Developing and refining the methods for a ‘one-stop shop’ for research evidence about health systems
Wilson, Michael G
Moat, Kaelan A
Hammill, Amanda C
Boyko, Jennifer A
Grimshaw, Jeremy M
MetadataShow full item record
CitationLavis, John N, Michael G Wilson, Kaelan A Moat, Amanda C Hammill, Jennifer A Boyko, Jeremy M Grimshaw, and Signe Flottorp. 2015. “Developing and refining the methods for a ‘one-stop shop’ for research evidence about health systems.” Health Research Policy and Systems 13 (1): 10. doi:10.1186/1478-4505-13-10. http://dx.doi.org/10.1186/1478-4505-13-10.
AbstractBackground: Policymakers, stakeholders and researchers have not been able to find research evidence about health systems using an easily understood taxonomy of topics, know when they have conducted a comprehensive search of the many types of research evidence relevant to them, or rapidly identify decision-relevant information in their search results. Methods: To address these gaps, we developed an approach to building a ‘one-stop shop’ for research evidence about health systems. We developed a taxonomy of health system topics and iteratively refined it by drawing on existing categorization schemes and by using it to categorize progressively larger bundles of research evidence. We identified systematic reviews, systematic review protocols, and review-derived products through searches of Medline, hand searches of several databases indexing systematic reviews, hand searches of journals, and continuous scanning of listservs and websites. We developed an approach to providing ‘added value’ to existing content (e.g., coding systematic reviews according to the countries in which included studies were conducted) and to expanding the types of evidence eligible for inclusion (e.g., economic evaluations and health system descriptions). Lastly, we developed an approach to continuously updating the online one-stop shop in seven supported languages. Results: The taxonomy is organized by governance, financial, and delivery arrangements and by implementation strategies. The ‘one-stop shop’, called Health Systems Evidence, contains a comprehensive inventory of evidence briefs, overviews of systematic reviews, systematic reviews, systematic review protocols, registered systematic review titles, economic evaluations and costing studies, health reform descriptions and health system descriptions, and many types of added-value coding. It is continuously updated and new content is regularly translated into Arabic, Chinese, English, French, Portuguese, Russian, and Spanish. Conclusions: Policymakers and stakeholders can now easily access and use a wide variety of types of research evidence about health systems to inform decision-making and advocacy. Researchers and research funding agencies can use Health Systems Evidence to identify gaps in the current stock of research evidence and domains that could benefit from primary research, systematic reviews, and review overviews. Electronic supplementary material The online version of this article (doi:10.1186/1478-4505-13-10) contains supplementary material, which is available to authorized users.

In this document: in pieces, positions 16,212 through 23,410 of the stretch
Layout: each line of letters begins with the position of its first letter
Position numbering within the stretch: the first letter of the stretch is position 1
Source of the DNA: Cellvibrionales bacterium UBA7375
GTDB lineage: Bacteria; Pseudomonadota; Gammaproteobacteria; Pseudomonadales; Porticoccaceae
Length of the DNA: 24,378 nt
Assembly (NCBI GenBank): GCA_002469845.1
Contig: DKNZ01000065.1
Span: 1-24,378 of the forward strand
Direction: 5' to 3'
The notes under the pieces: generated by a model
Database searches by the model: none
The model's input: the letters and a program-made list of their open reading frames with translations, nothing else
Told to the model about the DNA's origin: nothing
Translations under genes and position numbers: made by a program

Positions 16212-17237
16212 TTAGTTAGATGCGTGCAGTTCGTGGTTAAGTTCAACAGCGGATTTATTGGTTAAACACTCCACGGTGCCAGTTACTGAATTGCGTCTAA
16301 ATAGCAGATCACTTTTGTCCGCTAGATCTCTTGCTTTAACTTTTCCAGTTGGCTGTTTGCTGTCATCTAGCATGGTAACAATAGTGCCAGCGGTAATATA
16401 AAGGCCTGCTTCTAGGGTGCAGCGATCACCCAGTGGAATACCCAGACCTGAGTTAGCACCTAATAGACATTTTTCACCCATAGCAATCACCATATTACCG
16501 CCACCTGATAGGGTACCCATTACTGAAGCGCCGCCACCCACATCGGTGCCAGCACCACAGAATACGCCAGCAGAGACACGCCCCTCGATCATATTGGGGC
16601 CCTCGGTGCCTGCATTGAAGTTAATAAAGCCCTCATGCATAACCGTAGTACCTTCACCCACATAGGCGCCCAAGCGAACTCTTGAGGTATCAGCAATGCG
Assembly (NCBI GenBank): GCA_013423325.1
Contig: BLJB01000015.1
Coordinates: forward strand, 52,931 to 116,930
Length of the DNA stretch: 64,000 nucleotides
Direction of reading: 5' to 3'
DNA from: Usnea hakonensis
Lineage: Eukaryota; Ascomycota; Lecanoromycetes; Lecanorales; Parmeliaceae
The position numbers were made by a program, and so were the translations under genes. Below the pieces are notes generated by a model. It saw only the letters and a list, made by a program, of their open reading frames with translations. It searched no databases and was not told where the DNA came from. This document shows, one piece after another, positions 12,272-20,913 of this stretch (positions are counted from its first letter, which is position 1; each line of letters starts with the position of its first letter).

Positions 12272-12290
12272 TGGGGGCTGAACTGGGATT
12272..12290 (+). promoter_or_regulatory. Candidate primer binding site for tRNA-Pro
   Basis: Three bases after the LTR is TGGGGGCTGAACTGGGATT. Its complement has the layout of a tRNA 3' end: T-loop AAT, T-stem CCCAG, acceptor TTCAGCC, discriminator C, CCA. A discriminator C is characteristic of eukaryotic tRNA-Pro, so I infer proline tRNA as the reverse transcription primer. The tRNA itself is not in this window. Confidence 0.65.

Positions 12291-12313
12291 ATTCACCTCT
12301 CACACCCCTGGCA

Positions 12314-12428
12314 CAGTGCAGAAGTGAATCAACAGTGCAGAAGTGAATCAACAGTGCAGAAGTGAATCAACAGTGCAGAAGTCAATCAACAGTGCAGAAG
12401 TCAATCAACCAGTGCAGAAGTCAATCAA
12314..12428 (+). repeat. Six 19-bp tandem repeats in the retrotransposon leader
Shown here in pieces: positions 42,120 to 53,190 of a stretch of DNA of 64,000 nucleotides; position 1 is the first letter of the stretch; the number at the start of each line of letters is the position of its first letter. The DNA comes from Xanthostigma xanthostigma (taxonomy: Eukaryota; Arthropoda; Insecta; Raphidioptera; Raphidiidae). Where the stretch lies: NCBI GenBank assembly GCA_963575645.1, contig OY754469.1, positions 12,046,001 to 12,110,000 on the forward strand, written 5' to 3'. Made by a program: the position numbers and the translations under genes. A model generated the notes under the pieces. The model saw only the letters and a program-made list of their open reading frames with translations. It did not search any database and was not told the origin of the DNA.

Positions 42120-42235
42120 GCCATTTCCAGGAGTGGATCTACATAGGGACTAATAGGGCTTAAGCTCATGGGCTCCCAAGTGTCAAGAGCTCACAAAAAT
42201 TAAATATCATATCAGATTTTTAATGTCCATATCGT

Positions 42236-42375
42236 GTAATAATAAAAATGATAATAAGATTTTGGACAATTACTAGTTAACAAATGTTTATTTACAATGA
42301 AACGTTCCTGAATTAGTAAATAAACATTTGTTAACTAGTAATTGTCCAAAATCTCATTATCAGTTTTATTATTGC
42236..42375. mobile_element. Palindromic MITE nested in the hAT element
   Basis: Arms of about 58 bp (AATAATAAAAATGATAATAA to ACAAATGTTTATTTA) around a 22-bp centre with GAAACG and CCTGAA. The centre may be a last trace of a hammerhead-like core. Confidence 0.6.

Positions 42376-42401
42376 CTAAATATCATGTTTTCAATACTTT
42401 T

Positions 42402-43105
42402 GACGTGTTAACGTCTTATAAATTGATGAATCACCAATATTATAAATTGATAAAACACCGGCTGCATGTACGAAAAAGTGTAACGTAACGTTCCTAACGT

Citable link to this pagehttp://nrs.harvard.edu/urn-3:HUL.InstRepos:16120921
- SPH Scholarly Articles